Theatre Royal, Drury Lane
Even to those who can do without the hype, this revival of Oliver was always likely to be quite special.
The production was originally conceived by the finest young director of his generation, Sam Mendes, for the Palladium in 1994. It has now been taken on by the successor to that mantle, Rupert Goold, whose vision is always guaranteed to challenge and entertain.
On this occasion, Goold peoples the stage with grotesques that could have been drawn directly from a Hogarth cartoon and, throughout, relies on comic melodrama, which works surprisingly well.
Having been written by Charles Dickens, a man who knew how to pluck at the heartstrings like no other but sadly has been given no credit at all in the programme, the story has depth.
Dickens and Goold have also been well served by designer Anthony Ward and his lighting colleague Paule Constable who are extremely effective in conveying London life and the vast gulf between the rich and poor of the period.
Oliver Twist's journey starts in the dingy reality of the grim Victorian workhouse ruled over by Julius D'Silva's lecherous, greedy Beadle Bumble and his oversized love, Wendy Ferguson as Widow Corney. It is there that Oliver famously asks for more and gets it in a comic undertaker's, moving on to Fagin's handkerchief-bedazzled den and the bright streets of London, and Oliver's final comfortable home with his miraculously discovered grandfather, represented by a dignified Julian Glover.
Darkness is injected by Burn Gorman portraying Bill Sykes as a figure oozing evil, who finally meets his comeuppance in a fatal midnight showdown on London Bridge.
These days, rather than packing a cast with household names, Lord Lloyd Webber and Cameron Mackintosh have created a new formula. They set up a prime-time reality TV series in which recognisable stars are created through a couple of months of competitive exposure and audience participation.
This concept has backfired to a greater extent with Oliver than it did with The Sound of Music and subsequently Joseph. While audience expectations of Jodie Prenger, who was controversially chosen to play Nancy by I'd Do Anything's viewing public against the better judgement of the professional panel, were high, she is far from a polished star.
Miss Prenger gives the impression of having walked straight on to the set from Eastenders, has a rough but powerful cabaret singer's voice and cannot enunciate clearly. This means that she is overshadowed by the chorus, who excel in a lovely rendition of Who Will Buy? which, like Consider Yourself, is one of several songs that start on a small scale and build to a full cast crescendo accompanied by Matthew Bourne's energetic choreography.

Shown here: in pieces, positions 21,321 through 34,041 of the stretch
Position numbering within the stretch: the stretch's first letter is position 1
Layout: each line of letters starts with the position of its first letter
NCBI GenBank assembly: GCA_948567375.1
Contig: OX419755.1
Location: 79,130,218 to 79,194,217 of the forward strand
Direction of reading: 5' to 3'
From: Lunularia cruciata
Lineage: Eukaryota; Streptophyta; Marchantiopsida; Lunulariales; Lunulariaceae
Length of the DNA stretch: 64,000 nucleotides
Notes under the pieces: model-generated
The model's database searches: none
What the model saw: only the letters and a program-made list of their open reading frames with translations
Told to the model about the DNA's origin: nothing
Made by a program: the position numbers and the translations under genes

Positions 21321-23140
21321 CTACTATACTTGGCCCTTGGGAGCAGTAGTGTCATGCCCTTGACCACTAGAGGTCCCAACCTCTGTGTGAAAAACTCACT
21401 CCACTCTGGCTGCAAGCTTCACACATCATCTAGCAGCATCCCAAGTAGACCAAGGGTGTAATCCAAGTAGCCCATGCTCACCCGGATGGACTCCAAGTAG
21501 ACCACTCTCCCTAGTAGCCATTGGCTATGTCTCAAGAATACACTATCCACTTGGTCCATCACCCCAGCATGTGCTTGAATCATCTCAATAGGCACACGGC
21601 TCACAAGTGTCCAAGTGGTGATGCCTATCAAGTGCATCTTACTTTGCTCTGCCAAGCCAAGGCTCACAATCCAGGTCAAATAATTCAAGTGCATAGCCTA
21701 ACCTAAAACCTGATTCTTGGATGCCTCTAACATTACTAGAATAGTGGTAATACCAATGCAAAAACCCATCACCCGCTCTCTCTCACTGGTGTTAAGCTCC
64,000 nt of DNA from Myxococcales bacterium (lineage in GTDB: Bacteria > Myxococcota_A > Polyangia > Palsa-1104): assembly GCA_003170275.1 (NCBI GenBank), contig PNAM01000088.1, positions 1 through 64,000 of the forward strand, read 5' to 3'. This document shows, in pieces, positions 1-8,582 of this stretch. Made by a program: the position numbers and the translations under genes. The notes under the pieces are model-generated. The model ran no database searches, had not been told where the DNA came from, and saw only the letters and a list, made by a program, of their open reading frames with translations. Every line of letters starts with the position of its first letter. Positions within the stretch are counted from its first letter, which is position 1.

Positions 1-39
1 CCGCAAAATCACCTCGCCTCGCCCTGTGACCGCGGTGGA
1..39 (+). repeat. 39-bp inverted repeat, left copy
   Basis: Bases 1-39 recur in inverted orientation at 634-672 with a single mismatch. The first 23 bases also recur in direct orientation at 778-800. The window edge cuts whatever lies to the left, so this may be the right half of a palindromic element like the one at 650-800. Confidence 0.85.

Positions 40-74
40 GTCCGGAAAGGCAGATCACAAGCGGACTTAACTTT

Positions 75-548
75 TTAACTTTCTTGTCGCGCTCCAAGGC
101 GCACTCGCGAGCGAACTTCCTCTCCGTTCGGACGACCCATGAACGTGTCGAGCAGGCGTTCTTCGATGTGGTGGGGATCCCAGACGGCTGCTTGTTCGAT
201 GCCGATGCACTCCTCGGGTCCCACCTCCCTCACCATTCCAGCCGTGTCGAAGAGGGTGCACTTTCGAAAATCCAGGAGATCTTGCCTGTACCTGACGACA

Similarly, young, self assured Harry Stott who was selected on TV to be one of three Olivers is outshone by the superb Eric Dibb-Fuller, a livewire playing an excessively lovable comic, Cockney Artful Dodger. The programme has another lacuna when it comes to the tiny boy who plays Nipper and delighted a packed house with his cherubic looks and possibly unconscious sense of stage comedy.
This though is a production with far more to offer than its TV-generated leading players. Lionel Bart's musical, which has become so familiar from repeated re-runs of the film version starring Ron Moody as Fagin, is packed with wonderful songs that have become part of the public consciousness.
TV fans also get a bonus in the form of Blackadder, Rowan Atkinson. While he is curmudgeonly, the old rogue has a winning way and is extremely funny, even if Fagin does sometimes bring to mind Rowan Atkinson far more than the character that he is supposed to be portraying. Atkinson is no singer but does justice to his two big songs, bringing out all of the humour in You've Got to Pick a Pocket or Two and Reviewing the Situation.
Particularly in recessionary times, rags to riches stories are likely to fill theatres for the duration anyway. While this production could have done with stronger singing from the leads, it will therefore undoubtedly prove a popular success, particularly with the attraction of the big names and its plethora of hummable music, comedy, energy and pathos.
Reviewer: Philip Fisher